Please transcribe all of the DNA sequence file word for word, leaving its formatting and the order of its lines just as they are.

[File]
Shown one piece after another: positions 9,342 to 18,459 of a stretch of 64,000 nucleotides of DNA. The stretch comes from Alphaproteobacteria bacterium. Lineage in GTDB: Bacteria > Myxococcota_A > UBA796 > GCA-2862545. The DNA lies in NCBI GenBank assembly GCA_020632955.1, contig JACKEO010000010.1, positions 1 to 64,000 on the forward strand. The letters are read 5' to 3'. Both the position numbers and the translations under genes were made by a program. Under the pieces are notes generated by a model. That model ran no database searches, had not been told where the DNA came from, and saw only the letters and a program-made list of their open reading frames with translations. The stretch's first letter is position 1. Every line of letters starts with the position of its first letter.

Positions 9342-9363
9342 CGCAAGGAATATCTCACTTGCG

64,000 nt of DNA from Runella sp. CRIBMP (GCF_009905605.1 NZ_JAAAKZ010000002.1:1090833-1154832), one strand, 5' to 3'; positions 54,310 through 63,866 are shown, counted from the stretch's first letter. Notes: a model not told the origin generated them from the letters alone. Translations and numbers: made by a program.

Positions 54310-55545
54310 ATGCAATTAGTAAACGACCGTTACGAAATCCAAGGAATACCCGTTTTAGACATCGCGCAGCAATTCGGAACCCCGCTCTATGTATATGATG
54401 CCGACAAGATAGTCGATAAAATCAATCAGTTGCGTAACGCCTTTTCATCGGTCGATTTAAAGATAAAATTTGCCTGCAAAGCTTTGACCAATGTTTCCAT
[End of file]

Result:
Shown one piece after another: positions 9,342 to 18,459 of a stretch of 64,000 nucleotides of DNA. The stretch comes from Alphaproteobacteria bacterium. Lineage in GTDB: Bacteria > Myxococcota_A > UBA796 > GCA-2862545. The DNA lies in NCBI GenBank assembly GCA_020632955.1, contig JACKEO010000010.1, positions 1 to 64,000 on the forward strand. The letters are read 5' to 3'. Both the position numbers and the translations under genes were made by a program. Under the pieces are notes generated by a model. That model ran no database searches, had not been told where the DNA came from, and saw only the letters and a program-made list of their open reading frames with translations. The stretch's first letter is position 1. Every line of letters starts with the position of its first letter.

Positions 9342-9363
9342 CGCAAGGAATATCTCACTTGCG

64,000 nt of DNA from Runella sp. CRIBMP (GCF_009905605.1 NZ_JAAAKZ010000002.1:1090833-1154832), one strand, 5' to 3'; positions 54,310 through 63,866 are shown, counted from the stretch's first letter. Notes: a model not told the origin generated them from the letters alone. Translations and numbers: made by a program.

Positions 54310-55545
54310 ATGCAATTAGTAAACGACCGTTACGAAATCCAAGGAATACCCGTTTTAGACATCGCGCAGCAATTCGGAACCCCGCTCTATGTATATGATG
54401 CCGACAAGATAGTCGATAAAATCAATCAGTTGCGTAACGCCTTTTCATCGGTCGATTTAAAGATAAAATTTGCCTGCAAAGCTTTGACCAATGTTTCCAT